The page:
To think I was one of the last people to see Caylee alive, it bothers me constantlyDocuments shed little light on Caylee case Sep 30, 2009
If it's closure you seek, I hope you find itFla. memorial service held for Caylee Feb 10, 2009
I am proud to be the grandfather of Caylee MarieFla. memorial service held for Caylee Feb 10, 2009
Unless you hear it from us or the police, it's not trueCaylee's grandfather yells at news media Aug 14, 2008
This is the first time I've been here in so longGroup reveals plans for Caylee Anthony memorial Aug 10, 2011
Caylee Marie Anthony (August 9, 2005 – June 16, 2008) was a two-year-old girl reported missing in Orlando, Florida in July 2008, whose remains were found in a wooded area near her home in December 2008. Her 22-year-old mother, Casey Anthony, was acquitted of first degree murder, but convicted of lying to police officers, in a televised trial in the summer of 2011 that was described by Time magazine as "the social media trial of the century."
Caylee was reported missing on July 15, 2008 by her maternal grandmother, Cindy Anthony, who told the emergency dispatcher she had not seen the child for 31 days, and that Casey's car smelled as though there had been a dead body inside it. Although the mother and child lived with the grandparents, the grandmother said Casey had taken the child away for a few weeks, on what was alternately described as a business trip or holiday. It was not until July 15, she said, that Casey had admitted she had not seen her daughter for weeks.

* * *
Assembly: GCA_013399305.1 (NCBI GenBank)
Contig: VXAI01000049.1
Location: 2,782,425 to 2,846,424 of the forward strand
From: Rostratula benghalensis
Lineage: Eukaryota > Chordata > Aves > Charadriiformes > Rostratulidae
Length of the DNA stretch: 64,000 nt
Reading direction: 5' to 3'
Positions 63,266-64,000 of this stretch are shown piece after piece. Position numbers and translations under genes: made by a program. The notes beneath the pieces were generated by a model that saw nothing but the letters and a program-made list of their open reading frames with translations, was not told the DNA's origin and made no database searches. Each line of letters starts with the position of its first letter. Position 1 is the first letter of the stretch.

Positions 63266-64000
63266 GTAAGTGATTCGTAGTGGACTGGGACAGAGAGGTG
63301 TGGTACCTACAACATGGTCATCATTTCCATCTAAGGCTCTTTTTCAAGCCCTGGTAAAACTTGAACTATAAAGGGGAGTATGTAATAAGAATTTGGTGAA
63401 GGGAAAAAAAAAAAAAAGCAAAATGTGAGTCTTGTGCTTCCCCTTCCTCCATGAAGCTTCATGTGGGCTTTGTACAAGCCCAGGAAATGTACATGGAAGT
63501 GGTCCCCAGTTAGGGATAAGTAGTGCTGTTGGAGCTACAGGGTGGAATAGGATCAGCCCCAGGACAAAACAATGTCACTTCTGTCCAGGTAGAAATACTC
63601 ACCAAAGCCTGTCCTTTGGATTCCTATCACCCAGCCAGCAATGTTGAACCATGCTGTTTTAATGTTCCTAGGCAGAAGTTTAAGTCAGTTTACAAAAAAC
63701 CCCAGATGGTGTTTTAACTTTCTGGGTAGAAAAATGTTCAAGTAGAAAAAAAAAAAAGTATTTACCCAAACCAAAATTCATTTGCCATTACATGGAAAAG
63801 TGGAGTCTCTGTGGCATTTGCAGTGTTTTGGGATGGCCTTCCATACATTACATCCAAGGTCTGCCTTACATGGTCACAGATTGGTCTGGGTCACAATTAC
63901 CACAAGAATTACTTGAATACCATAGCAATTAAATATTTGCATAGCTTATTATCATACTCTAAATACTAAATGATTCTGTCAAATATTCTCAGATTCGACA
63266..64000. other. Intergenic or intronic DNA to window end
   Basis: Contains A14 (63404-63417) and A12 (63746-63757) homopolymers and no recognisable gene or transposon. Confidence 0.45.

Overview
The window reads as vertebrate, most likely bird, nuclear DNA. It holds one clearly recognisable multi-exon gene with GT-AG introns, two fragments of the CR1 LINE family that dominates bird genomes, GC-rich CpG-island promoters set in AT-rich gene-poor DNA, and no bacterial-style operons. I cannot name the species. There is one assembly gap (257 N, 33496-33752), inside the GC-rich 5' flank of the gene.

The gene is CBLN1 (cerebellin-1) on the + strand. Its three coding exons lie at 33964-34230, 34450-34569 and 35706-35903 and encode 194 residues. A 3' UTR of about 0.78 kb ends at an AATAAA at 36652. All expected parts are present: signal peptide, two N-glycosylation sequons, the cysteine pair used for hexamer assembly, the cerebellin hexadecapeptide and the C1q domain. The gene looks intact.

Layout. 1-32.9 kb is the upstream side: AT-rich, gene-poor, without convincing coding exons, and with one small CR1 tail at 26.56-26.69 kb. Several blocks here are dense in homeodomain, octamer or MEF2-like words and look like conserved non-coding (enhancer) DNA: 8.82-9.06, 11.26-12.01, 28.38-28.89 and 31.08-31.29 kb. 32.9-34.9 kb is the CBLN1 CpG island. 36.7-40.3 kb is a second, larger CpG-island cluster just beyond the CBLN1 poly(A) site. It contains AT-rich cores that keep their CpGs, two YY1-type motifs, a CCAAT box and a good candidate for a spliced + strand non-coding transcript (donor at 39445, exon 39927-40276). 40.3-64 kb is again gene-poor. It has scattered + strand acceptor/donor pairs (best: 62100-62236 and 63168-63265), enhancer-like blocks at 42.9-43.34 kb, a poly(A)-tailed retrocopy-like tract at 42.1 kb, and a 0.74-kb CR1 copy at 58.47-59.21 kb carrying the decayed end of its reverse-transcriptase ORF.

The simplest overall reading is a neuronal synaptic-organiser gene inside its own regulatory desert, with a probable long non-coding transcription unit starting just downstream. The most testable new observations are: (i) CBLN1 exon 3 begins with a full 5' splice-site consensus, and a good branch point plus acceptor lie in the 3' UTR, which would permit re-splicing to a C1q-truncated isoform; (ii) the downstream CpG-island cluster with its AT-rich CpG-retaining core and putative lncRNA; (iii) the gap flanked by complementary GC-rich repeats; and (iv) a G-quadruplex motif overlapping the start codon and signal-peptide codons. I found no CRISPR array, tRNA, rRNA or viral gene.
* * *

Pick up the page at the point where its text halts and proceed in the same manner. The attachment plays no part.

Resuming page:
Casey at first told detectives the child had been kidnapped by her nanny on June 9, and that she had spent the time since then trying to find her, too frightened to alert the authorities. It was soon discovered that the child had no nanny, and this became one of a series of stories Casey was forced to admit she had fabricated. With the child still missing, Casey was charged with first degree murder in October, pleading not guilty. Two months later, on December 11, the child's skeletal remains were found in a wooded area near the family home, wrapped in a blanket and hidden inside two bags. The police reported there was duct tape attached to the skull, which the prosecution later alleged had been wrapped around the child's nose and mouth before she died, making it the murder weapon. The prosecution, led by Linda Drane Burdick, sought the death penalty.